I saw a Tweet the other day that said something along the lines of “If only people had critical thinking skills, we wouldn’t be in this situation.”
Critical thinking skills interact with other things like world views, personal philosophies, religious beliefs, etc., and all of these things influence how critical thinking skills are deployed. Thus, I can deploy them to argue for marginalization or oppression. Or I can deploy them to argue that marginalization and oppression are not occurring somewhere where they are (and have been occurring) for many many many years, like American public schools (cf. The Autobiography of Malcolm X or the Mis-Education of the Negro).
This means that focusing on critical thinking skills as a kind of magic bullet to get us out of the current predicament is by itself a dead end.
This does not mean that critical thinking skills have no important role to play. They do.
Here’s an example of how they do: I suspect that critical thinking skills enable me to notice that children’s books generally feature male protagonists. The mouse in If You Give a Mouse a Cookie is a dude. Corduroy (the bear with green overalls) is a boy.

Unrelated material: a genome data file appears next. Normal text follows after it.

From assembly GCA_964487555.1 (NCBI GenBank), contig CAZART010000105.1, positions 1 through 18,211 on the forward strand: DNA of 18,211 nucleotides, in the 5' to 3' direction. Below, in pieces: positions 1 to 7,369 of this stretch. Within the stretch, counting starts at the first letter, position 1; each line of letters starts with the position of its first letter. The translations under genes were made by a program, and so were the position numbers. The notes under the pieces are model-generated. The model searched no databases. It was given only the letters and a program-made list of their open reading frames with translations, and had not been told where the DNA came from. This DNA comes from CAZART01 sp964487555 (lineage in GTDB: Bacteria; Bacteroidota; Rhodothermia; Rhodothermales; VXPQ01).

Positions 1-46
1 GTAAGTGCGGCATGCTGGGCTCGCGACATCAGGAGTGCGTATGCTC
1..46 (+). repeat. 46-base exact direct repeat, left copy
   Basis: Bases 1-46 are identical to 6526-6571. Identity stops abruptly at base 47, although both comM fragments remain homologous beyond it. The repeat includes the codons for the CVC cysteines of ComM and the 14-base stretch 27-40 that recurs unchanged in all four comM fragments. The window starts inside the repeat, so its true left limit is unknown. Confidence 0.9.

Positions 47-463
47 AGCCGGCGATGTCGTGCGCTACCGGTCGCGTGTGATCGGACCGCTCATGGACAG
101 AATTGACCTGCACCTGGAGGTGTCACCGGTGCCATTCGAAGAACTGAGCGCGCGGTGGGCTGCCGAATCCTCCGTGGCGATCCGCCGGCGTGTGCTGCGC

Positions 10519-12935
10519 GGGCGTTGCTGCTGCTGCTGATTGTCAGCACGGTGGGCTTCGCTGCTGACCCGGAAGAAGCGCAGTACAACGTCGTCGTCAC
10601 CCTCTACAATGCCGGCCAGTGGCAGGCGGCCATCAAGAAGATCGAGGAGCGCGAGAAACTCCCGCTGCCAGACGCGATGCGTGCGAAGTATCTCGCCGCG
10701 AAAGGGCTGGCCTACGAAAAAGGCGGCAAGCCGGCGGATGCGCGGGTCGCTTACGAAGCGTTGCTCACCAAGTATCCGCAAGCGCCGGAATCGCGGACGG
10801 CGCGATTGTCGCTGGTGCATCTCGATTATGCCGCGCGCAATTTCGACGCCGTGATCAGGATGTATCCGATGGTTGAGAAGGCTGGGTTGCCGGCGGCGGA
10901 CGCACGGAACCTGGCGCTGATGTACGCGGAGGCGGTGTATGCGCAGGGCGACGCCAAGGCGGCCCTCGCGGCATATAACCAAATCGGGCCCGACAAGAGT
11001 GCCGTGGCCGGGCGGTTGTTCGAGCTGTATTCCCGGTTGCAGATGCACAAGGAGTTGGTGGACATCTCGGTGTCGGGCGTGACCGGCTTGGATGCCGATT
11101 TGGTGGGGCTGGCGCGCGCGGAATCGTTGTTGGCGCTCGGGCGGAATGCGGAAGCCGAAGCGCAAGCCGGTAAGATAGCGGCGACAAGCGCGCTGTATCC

These are just a couple examples. There are many others. So many in fact that some of my friends’ children have taken to identifying characters as male even if there is no gender assignment made in the book and there is no obvious way (e.g. blue or pink clothes, masculine/feminine features) to make this assignment.
Critical thinking skills can help clarify that we actively design future generations’ world views simply by reading to them at bedtime. And yet at the same time these thinking skills are shaped by world views.
Critical thinking skills can be effective tools for good, but they have to come from a standpoint that values a particular meaning of good (e.g. diversity, equality, care, etc.).
Absent those values, then I’m afraid critical thinking skills will be no more useful than anything else we might have at our disposal..